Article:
New Content Updates
Educational Webcast Alerts
Building Products/Technology Notices
Access Exclusive Member Content
Part 4: Steps for Implementing a Support Structure for Temporary HVAC Equipment
By James Piper, P.E.
November 2009 -
HVAC Article Use Policy
Once managers have identified the critical loads and the HVAC equipment that serves those loads, they must take steps to implement the support structure for the temporary equipment. That support structure must be specific to the application.
The first step is to determine the size of the equipment technicians will install temporarily. If the failed component serves only one load, the temporary system will need to have an equal heating or cooling capacity, assuming the failed component adequately met that load. If the failed component serves more than the critical load, managers will have to estimate the heating or cooling load requirements. Determining the load requirements is a critical step in the planning process because it will determine the energy requirements for the temporary equipment.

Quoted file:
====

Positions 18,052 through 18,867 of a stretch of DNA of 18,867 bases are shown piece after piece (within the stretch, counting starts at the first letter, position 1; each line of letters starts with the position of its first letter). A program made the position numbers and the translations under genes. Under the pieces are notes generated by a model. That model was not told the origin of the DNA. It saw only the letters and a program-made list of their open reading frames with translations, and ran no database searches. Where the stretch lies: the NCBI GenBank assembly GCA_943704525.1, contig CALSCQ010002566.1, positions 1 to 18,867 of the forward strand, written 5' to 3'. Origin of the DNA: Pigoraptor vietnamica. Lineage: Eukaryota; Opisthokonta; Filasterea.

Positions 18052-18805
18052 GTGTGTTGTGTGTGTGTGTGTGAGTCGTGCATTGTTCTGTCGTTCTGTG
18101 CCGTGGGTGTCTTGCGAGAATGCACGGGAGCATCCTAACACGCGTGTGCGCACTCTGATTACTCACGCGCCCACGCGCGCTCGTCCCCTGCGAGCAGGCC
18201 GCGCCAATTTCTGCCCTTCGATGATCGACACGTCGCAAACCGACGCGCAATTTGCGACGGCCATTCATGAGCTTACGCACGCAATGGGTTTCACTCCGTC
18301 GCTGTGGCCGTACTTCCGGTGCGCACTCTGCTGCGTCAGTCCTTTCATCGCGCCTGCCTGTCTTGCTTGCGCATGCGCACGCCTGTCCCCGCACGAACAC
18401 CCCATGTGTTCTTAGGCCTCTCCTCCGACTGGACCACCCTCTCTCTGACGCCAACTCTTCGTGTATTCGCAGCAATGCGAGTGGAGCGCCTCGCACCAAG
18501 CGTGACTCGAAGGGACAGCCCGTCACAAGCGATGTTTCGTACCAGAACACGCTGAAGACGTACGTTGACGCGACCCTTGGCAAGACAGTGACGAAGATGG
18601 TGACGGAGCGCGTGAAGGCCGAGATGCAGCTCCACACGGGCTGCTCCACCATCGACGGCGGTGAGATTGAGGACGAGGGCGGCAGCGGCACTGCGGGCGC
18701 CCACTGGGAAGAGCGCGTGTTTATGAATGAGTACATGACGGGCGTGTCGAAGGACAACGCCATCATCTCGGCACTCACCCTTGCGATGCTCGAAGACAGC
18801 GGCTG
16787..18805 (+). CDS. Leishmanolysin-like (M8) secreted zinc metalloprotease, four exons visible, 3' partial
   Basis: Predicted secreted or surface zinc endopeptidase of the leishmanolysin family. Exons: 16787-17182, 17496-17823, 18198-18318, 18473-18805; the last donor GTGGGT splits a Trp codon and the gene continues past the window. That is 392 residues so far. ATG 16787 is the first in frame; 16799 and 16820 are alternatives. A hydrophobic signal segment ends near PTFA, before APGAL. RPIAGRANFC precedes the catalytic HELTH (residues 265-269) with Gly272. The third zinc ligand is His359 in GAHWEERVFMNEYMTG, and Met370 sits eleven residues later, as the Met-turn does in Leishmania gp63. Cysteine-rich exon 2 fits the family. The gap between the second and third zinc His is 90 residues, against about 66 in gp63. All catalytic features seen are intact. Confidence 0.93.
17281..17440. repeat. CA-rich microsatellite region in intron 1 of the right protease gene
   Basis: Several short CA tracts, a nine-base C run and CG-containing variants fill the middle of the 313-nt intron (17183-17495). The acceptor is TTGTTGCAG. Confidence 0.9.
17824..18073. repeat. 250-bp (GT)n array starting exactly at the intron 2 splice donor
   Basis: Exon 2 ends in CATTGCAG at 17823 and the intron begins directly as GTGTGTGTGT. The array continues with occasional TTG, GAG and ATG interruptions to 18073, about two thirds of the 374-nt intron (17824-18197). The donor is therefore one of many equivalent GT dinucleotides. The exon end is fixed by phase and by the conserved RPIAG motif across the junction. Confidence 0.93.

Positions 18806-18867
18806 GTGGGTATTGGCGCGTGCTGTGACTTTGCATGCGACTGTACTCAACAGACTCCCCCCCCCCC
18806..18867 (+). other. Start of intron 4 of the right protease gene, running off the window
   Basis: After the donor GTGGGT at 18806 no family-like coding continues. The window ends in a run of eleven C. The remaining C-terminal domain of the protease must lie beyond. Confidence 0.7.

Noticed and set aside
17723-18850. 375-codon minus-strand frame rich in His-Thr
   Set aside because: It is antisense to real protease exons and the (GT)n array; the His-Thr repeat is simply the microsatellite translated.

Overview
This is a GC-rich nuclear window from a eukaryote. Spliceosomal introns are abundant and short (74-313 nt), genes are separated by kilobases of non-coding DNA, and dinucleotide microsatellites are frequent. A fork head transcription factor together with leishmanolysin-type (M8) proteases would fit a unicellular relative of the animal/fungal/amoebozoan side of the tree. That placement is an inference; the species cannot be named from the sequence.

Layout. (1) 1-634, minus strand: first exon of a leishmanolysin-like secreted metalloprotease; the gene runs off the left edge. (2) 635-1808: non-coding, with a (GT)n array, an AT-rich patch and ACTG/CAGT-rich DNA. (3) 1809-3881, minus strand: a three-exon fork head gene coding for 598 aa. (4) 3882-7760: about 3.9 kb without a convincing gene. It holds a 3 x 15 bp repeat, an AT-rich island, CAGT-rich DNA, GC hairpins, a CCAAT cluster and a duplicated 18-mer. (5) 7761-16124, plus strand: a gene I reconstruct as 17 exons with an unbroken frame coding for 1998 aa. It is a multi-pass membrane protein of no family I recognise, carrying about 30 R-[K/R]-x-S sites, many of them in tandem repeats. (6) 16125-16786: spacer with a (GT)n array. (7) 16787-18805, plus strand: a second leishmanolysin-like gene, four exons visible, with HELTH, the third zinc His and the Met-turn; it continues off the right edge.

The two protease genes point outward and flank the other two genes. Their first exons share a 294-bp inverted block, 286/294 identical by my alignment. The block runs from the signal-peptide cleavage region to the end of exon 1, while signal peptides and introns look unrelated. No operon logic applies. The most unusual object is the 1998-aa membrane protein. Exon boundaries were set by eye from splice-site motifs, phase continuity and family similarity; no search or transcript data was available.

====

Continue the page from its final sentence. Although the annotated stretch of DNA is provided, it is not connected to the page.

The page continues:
The next step is to survey the space availability for utilities supplying energy to the temporary equipment. For electricity, this means determining the available voltage provided by the system and the available current capacity.
If insufficient capacity is available, managers must arrange to have additional power brought to the location. For natural gas, water, and other utilities, managers must evaluate similar requirements and available capacities.
Planning also must take into account physical space requirements of the temporary equipment. Space limitations might force managers to house equipment outside the building, requiring the installation of temporary ductwork to distribute the conditioned air.
For central equipment, such as boilers and chillers, the situation requires even more planning. Besides having to determine the capacity of the required equipment, managers must plan ahead for its installation.
Cooling and Heating When It Counts
Part 1: Managers Must Prepare for HVAC Emergencies
Part 2: Developing an HVAC Emergency-Preparedness Plan
Part 3: Emergency Preparedness: Consider Heating and Cooling Loads
Part 5: Where Is the Best Place to Install Temporary HVAC Equipment?
Part 6: Temporary HVAC Equipment: The Rent-or-Buy Decision